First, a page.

Like many people overly involved with politics, I was posting and arguing on Facebook with friends of varying political stripes while watching the State of the Union address.

One portion sparked a debate. After talking about the legislation that had allowed the reform of the Veterans Administration that had failed to provide proper health care, the president said, “All Americans deserve accountability and respect, and that is what we are giving them. So tonight, I call on the Congress to empower every Cabinet Secretary with the authority to reward good workers — and to remove federal employees who undermine the public trust or fail the American people.”

My progressive friends immediately declared that this was code to fire and decimate the FBI before it could finish the Russia investigation. I said that it had jumped out at me, but not for that reason. A lot of the problems with cleaning up the VA, which he had just referred to, hinged on public employee unions. Isn't that what he meant? After all, why would Trump ask for the power for each Cabinet head to fire the FBI?

The last effort to streamline civil service was in 1978, when the classic U.S. Civil Service Commission was replaced with the Office of Personnel Management, which manages human resource functions for the various executive agencies, the Federal Labor Relations Board, which oversees the various rights of (formerly) civil service employees, and the Merit Systems Protection Board, which conducts studies of the civil services, and hears appeals over the disciplinary actions of the others. It's worth noting that the effort to replace incompetent officials resulted in the creation of three new bailiwicks of such officials, with counterbalancing mandates and authorities to be negotiated.

This may not be the kind of streamlining Trump has in mind.

The first part of his plan involves step raises. Annually, an employee gets a raise to the next of 10 ‘steps’ of salary in their job description if they are fully satisfactory. Amazingly, 99.7 percent of all employees meet this definition. By stretching the time for steps from 18 to 27 years, about $10 billion will be saved over 10 years, and that money can be used to fund merit raises instead of automatic ones.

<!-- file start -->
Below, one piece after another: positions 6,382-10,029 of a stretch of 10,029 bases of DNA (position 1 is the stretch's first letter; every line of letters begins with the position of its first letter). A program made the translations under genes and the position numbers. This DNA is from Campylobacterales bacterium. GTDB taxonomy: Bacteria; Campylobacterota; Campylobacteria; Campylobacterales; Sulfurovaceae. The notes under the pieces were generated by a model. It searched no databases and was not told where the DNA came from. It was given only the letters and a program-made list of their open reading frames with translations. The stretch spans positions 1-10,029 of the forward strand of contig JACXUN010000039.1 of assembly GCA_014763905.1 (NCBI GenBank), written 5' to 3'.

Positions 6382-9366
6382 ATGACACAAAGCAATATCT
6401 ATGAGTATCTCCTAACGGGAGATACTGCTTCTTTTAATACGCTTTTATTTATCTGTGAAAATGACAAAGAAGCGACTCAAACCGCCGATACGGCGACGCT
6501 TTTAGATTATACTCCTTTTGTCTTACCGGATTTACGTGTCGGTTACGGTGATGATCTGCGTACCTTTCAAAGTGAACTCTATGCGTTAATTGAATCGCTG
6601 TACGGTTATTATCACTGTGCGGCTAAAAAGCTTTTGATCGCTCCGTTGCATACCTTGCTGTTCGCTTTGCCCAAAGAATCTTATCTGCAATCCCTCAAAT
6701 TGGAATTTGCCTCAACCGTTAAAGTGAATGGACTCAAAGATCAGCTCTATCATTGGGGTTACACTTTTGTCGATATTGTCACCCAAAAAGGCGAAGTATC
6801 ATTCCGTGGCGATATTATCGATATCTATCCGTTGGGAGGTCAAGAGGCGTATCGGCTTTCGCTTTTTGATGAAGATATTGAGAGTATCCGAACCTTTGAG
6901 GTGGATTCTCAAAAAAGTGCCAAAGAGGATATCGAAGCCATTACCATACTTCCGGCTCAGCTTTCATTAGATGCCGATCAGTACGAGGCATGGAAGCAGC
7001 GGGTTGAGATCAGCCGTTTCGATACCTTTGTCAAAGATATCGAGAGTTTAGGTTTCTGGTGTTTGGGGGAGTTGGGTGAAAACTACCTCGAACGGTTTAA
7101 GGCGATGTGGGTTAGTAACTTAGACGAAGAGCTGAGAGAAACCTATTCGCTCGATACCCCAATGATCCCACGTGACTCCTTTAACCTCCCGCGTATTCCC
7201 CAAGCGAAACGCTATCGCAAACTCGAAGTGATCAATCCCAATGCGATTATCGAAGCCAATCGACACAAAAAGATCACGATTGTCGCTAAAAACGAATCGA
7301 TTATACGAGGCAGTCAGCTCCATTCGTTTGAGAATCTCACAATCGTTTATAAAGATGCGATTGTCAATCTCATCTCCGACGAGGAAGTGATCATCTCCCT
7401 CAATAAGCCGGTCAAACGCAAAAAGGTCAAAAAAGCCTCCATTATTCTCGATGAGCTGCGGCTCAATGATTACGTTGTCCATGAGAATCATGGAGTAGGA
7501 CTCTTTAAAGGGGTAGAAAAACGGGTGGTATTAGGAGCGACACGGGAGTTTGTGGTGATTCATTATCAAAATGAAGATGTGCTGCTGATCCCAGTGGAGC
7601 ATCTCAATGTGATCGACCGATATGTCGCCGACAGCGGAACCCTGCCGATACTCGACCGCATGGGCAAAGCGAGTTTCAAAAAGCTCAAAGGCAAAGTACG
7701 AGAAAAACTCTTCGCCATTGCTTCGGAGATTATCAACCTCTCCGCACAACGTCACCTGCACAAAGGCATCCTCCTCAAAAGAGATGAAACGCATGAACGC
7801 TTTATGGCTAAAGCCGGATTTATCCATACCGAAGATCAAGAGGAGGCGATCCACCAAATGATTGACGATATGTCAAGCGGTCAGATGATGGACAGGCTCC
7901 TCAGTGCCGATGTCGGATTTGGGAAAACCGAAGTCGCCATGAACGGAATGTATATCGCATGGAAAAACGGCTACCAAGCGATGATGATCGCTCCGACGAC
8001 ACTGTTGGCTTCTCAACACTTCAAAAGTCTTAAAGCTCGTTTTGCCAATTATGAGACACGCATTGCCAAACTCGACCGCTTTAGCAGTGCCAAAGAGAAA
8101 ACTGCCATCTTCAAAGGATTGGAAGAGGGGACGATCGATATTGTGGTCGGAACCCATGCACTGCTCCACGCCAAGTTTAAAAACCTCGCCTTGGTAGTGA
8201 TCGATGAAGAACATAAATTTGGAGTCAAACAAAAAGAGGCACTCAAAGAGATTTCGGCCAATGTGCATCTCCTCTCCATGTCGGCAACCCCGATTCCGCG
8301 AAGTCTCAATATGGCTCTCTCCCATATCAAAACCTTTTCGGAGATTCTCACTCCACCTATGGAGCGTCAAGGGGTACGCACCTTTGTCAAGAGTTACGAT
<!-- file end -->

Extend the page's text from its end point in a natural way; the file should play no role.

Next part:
The next part would give the same authority which made it easier for officials at the VA to remove and dismiss employees of the dysfunctional agency to other departments and agencies. The wait for a doctor appointment and other markers have been improving at the VA.

Naturally, the public employee unions have reacted somewhat hysterically, claiming that all the firings will be political and loyalists will be installed, and the appeal rights of public servants will be eliminated. Of course, the Senate has yet to approve a nominee to head the Office of Personnel Management, which is so crucial to safeguarding these rights, and things seem to be rolling along with no employees thrown into the streets, but that is just testimony to the self-perpetuating power of bureaucracy itself.

How many are affected? There were 1.8 million federal employees in 1960. Since that time, with the creation of new Cabinet secretaries and agencies administered by them, the number had grown to only about 2 million in 2017. But during that same time, there was an explosion of state and local employees from about 6 million to 18 million. Much of that growth was due to positions funded by the federal government to administer these new federal programs. The EPA has only 20,000 employees, but 90 percent of their programs are administered by thousands of remote employees who are federally funded. These employees are not part of the federal civil service, and most are not part of civil service in their states either, but are provisional appointments. To some extent, the 2 million are only the tip of the iceberg.

Naturally, the public employee unions – which are pretty much the only unions left these days – have reacted very badly to this, and are crying to their Democratic allies to defend them at all costs, as the loss of a bureaucrat is the loss of a donating supporter. But they may not get the support they feel entitled to. The idea of "draining the swamp" was powerfully appealing in the last election. Democrats may not want to head into the mid-term elections forced to openly defend a largely unpopular group, with voters remembering every attempt to register a car or get through to a telephone line for an answer to a question. The timing of the effort may be politically shrewd, but after 40 years of ossification, it is a necessary task.

— Cynthia Stead of Dennis may be emailed at